“Artemis” lacks gravity in more ways than one

Courtesy of Andy Weir
While “Artemis” works as an exciting heist novel, it fails to satiate the reader’s desire for new and unexplored sci-fi anomalies. Protagonist Jazz Bashara possesses incredible intelligence and cunning. She works as a porter, smuggling illegal items into a city. Oh, and she lives on the moon.

She also happens to be extremely poor, living a tiny, coffin-sized apartment in the poorest area of her hometown, Artemis. As she said, “If my neighborhood were wine, connoisseurs would describe it… with overtones of failure and poor life decisions.”

Bashara wants to get rich. She could have a job as a tour guide — a job that pays very well — but she failed the test required for all tour guides. Instead, she’s slowly made money smuggling illegal items like Dominican cigars into the city for wealthy residents of Artemis. So when she receives an offer from a rich businessman to sabotage a rival company for a huge sum, she immediately takes the offer.

The rival company, however, turns out to be a powerful crime syndicate. And for her sabotage, they are out to get Jazz’s life. She spends the rest of the book trying to survive and to save the city from the syndicate.

Overall, the book feels more like an adventure story than sci-fi. Andy Weir, the author, researched extensively in order to make speculations of near-future technology, such as autonomous moon-mining robots and the synthesis of oxygen by melting the moon’s supply of aluminium ore. These give the book its science fiction narrative but do not overwhelm the reader.

However, the plot mostly tracks Jazz’s various exploits. It does not incorporate her various endeavors into a sci-fi world, but rather a sci-fi world into her various endeavors.

Smuggling and sabotage, for example, are not unique to a lunar environment. Some scenes, such as Jazz’s hotel fight with a syndicate assassin, make it easy to forget that Jazz is even on the moon. Although this may have been done in an attempt to keep the book relatable, it disappoints in the way that it does not often attempt to delve into the uncharted parts of science fiction.

The sci-fi makes the book what it is, but could have been used in more unique and creative ways. For example, the book begins with Jazz escaping to an airlock because the oxygen in her suit is running low. This narrative is used in so many space films and novels — there’s even a similar episode in “The Martian” — that it has become extremely worn out.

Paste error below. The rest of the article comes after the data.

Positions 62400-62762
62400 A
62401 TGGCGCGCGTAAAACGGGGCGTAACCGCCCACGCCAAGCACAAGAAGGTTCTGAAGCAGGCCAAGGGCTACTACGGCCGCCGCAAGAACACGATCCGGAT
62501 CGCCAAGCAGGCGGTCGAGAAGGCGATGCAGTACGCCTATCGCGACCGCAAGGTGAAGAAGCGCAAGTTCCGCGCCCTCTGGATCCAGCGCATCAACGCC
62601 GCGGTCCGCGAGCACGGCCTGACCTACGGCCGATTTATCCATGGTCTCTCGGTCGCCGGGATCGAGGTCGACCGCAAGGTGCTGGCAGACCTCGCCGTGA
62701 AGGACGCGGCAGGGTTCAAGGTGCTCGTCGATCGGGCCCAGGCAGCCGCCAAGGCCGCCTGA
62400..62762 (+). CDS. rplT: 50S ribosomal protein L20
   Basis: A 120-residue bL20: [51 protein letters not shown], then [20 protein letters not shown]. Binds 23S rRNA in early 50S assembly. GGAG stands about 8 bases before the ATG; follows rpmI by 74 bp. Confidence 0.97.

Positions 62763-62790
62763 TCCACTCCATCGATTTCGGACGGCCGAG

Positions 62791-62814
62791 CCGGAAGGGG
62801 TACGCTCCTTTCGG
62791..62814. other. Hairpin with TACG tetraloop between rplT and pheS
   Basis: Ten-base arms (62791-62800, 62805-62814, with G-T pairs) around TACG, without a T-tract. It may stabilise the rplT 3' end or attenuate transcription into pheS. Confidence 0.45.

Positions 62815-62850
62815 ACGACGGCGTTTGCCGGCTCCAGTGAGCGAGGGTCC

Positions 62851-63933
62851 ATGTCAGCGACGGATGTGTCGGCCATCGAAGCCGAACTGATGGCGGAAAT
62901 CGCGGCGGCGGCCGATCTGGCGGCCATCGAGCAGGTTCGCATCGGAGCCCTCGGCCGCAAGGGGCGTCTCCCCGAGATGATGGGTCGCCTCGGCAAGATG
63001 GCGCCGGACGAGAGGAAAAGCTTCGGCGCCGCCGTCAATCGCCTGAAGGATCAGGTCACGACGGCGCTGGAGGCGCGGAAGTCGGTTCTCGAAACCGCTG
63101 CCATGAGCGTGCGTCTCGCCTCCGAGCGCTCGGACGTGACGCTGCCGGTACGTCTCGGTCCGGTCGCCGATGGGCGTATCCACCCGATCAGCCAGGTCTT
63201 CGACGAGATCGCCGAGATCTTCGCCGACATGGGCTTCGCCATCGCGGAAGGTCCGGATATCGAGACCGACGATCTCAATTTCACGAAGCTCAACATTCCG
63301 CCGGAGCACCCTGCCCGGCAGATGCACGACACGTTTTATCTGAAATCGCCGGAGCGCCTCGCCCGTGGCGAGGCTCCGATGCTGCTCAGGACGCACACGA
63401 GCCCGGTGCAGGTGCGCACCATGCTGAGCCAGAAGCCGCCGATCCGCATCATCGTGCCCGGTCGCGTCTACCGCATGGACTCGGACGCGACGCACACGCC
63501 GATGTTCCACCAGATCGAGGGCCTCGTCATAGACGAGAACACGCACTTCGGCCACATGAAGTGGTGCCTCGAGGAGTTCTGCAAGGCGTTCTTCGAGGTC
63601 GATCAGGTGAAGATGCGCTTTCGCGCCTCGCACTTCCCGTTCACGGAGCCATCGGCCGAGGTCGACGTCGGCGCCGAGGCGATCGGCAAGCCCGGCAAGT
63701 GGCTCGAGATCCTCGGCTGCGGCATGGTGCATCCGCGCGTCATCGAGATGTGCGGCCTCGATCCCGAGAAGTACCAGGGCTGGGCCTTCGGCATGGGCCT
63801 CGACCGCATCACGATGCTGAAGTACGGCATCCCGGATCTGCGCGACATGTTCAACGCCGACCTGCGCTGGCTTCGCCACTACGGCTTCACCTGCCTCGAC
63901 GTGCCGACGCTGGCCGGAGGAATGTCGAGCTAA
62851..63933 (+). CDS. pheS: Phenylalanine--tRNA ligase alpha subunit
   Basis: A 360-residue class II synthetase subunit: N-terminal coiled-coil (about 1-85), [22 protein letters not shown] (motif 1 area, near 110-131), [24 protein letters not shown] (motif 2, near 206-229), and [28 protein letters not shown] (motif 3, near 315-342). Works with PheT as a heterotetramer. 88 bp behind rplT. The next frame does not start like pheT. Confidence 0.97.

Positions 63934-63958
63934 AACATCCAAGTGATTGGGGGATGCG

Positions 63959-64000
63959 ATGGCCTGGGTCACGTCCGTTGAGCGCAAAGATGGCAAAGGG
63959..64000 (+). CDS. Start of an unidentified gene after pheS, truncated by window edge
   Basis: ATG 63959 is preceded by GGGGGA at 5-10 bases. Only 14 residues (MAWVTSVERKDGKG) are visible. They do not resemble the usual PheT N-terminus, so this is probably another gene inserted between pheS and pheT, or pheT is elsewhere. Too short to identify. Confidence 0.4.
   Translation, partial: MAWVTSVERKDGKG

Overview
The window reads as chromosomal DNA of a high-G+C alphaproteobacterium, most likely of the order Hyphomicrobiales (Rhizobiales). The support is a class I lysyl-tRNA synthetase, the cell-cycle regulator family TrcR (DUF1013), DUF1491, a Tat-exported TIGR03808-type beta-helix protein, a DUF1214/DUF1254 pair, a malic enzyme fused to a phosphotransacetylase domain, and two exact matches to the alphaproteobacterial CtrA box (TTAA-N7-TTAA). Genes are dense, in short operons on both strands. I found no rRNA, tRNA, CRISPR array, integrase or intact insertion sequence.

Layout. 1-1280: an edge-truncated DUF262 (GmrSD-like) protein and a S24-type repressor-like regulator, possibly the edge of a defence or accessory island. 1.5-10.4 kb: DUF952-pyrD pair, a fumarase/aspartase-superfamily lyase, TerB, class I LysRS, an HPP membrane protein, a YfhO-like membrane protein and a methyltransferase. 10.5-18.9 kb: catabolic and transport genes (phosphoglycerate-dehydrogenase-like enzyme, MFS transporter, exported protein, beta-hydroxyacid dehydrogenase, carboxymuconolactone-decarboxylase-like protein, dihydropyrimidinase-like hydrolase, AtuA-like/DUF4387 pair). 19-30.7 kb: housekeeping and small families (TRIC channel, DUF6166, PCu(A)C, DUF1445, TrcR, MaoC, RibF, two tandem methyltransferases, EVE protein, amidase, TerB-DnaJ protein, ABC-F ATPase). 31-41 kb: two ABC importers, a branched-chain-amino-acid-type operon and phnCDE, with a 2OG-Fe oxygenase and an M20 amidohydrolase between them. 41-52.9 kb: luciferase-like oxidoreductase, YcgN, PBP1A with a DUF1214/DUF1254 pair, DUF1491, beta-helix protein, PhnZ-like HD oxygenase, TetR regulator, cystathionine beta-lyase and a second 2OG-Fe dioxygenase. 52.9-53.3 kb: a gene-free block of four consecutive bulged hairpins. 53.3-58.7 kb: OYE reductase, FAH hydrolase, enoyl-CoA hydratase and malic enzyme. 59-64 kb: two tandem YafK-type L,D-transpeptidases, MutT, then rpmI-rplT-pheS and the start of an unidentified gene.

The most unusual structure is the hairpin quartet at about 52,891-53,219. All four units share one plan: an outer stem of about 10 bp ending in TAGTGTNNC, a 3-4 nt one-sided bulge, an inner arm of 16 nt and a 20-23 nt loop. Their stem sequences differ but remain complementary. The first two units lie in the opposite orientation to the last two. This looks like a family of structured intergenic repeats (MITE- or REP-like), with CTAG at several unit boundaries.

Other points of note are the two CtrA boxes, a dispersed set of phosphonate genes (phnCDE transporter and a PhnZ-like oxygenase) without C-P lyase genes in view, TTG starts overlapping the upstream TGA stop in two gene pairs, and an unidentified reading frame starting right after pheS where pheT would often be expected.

Other scenes are equally as lame, such as the protagonist’s use of disguises and aliases and use of a remote-controlled robot to open a hatch. While Weir’s previous book, “The Martian” was renowned for its creativity, these unoriginal tropes make “Artemis” feel more like the umpteenth installment of an action movie franchise.

When stripped of its quick-witted characters, the moon, and the occasional clever plot point, the book plainly becomes a heist novel. One scene involves Jazz running back to Artemis after committing her sabotage against the syndicate’s moon mining machines. Her desperation to destroy all of the machines before the authorities get to her, and her need to return to the city before her oxygen depletes is exciting and suspensful — both qualities of a good heist novel.

“Artemis” does present some interesting uses of the moon’s environment to present problems for the protagonist to overcome, but they are not mind-blowingly innovative.

The concepts of domed lunar cities is not new. Nor is the concept of moon tours or moon mining. The book relies too much on the limited supply of oxygen to move the plot and provide obstacles to the protagonist, making portions of the book repetitive and trite. It also appears to borrow from the dilemma of a limited food supply that was central to the plot of “The Martian.”

“Artemis” is a fun read for sci-fi nerds seeking predictions of near-future technology or anyone with a wry sense of humor, which is easily satisfied by the gamut of sex jokes and comedic retorts that “Artemis” has to offer. With this, “Artemis” isn’t a bad book, it just has so much unrealized potential.
So just watch the movie when it inevitably comes out.

Posted by Justin Im

Leave a Reply

Your email address will not be published. Required fields are marked *